I have a dream…that one day I would learn the skills to be a true ramen master.
So when Foo-Foo Tei’s Murakami-san took me back into his kitchen last night, I thought this could be my start! But staying true to his humorous nature, it was just a lesson in boiling water…har har. “Wax on, wax off Keizo-san!”
Luckily, I still got to witness the creation of Foo-Foo Tei’s new-for-2009 version of shoyu ramen. Yup, that’s right I said NEW for 2009! Healthier than the mystical Kokudama, this new shoyu ramen comes packed with flavor due to the addition of one simple ingredient. No, it’s not MSG (how dare you!), but it’s definitely a difference-maker that’s noticeable with every sniff, every slurp, and every chew. What is it, you ask? Sorry…I’ve been sworn to secrecy.
What would happen when a guy with a ramen blog gets together with the owner of a ramen-ya and the owner of a wonton noodle shop over a few late night drinks? Funny you should ask! Aside from sharing “office” laughs, a Foo-Foo Forest Wonton Ramen is what happens…
Imagine that–a Wonton Forest noodle soup using Foo-Foo Tei’s ramen noodle. Is that some awesome fusion or what?!! With a little extra fish oil and a few customary dabs of chili sauce, this wonton ramen would be something I could get used to. Unfortunately, it was just an experiment and not something that will be offered anywhere…at least for now.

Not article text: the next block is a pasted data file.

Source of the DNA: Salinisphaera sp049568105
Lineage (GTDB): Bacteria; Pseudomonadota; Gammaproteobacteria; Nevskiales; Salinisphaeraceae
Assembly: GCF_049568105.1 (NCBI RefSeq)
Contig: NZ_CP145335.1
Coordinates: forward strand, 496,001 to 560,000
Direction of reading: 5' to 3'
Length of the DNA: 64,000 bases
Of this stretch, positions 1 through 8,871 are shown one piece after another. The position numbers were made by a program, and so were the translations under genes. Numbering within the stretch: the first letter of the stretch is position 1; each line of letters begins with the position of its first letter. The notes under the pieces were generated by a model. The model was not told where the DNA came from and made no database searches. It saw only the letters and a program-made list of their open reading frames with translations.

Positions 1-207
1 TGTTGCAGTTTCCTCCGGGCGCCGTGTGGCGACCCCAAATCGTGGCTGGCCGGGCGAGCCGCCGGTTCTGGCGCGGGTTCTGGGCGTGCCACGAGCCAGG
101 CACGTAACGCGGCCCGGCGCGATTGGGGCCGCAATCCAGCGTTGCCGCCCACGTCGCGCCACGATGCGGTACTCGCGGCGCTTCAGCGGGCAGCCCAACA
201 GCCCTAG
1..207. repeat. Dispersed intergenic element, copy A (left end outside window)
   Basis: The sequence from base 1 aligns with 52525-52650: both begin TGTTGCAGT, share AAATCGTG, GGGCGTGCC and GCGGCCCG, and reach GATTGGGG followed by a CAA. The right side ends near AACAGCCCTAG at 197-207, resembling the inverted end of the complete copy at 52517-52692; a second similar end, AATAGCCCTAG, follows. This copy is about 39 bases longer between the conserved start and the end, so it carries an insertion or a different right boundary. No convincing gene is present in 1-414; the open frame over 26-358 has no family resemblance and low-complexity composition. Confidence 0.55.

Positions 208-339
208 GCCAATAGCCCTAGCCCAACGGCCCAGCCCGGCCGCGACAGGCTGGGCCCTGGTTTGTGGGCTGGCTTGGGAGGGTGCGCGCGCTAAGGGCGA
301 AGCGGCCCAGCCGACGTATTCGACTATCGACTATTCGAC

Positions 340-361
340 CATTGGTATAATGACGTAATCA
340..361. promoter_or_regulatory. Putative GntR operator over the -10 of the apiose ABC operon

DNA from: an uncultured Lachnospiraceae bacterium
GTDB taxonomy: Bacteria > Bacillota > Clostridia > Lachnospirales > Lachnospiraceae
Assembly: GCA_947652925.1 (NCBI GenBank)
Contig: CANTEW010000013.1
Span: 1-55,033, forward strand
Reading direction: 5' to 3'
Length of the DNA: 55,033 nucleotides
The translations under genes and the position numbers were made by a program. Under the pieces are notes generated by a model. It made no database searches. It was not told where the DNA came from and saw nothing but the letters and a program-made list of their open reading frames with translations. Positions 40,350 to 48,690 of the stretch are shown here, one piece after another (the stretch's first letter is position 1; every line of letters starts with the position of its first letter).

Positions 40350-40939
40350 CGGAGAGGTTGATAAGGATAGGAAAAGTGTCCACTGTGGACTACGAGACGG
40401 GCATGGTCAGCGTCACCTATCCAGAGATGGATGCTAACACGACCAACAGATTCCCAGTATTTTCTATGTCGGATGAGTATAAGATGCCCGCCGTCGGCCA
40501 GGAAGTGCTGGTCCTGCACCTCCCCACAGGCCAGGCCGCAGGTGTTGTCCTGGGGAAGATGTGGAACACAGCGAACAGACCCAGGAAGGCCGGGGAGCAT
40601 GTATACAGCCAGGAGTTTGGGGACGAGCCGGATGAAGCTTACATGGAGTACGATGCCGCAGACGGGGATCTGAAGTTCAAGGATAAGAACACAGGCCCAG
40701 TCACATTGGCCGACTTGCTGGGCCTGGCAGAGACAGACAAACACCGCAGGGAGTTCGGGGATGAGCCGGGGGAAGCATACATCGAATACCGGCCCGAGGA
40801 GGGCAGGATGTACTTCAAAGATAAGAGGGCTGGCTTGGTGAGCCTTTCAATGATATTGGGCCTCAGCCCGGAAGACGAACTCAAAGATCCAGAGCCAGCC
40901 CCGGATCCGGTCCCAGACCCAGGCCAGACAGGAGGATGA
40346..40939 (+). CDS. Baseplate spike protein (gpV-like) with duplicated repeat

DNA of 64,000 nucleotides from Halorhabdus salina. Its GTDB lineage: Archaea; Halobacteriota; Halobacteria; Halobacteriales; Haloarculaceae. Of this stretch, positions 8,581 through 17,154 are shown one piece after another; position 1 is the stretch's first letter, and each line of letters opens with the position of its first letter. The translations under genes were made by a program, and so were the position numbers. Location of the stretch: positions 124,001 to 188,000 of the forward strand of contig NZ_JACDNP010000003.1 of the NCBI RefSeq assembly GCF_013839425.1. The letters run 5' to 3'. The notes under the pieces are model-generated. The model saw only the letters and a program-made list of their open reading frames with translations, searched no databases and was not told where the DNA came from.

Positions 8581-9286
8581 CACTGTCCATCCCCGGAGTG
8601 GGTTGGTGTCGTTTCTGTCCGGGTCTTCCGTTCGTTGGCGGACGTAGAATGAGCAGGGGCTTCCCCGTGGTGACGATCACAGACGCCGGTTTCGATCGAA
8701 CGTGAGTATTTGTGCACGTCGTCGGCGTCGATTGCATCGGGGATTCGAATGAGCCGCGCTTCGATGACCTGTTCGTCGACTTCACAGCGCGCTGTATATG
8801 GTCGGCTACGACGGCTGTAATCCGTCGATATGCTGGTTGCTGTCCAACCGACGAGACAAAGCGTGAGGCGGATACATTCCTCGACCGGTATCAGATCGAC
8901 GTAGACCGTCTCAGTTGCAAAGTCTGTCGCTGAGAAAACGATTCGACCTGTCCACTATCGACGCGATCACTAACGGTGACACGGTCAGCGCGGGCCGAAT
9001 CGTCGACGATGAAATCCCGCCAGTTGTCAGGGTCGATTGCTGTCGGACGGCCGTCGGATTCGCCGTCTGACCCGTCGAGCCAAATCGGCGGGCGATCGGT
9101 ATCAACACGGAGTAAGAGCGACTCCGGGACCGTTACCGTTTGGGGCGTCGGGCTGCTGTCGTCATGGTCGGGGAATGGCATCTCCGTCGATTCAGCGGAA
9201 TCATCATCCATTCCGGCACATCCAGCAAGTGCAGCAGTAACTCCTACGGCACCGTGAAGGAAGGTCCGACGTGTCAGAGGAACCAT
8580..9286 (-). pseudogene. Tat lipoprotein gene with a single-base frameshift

Even though I saw this coming, the melancholic truth sends a pain towards my mere heart. What’s next? Yokohama Kaigenro? Hanaichimonme? Honda Ya? Go 55? Beard Papa? I’ll be the first to welcome the new Super H Mart (supposedly) taking its place, but 1/25 will still be a sad day. And although I won’t really miss Sakura‘s ramen, I’ll miss some of the other stuff they had.
123 Astronaut Ellison S Onizuka St. #202
Los Angeles, CA 90012
Leave it to rameniac to discover (by chance) the newest ramen-ya on the LA scene. Located in Little Tokyo’s Weller Court directly beneath the infamous Orochon Ramen, Chin-Ma-Ya of Tokyo takes a risky Sichuan-style jump across the Pacific, hoping to promote good health by making you sweat.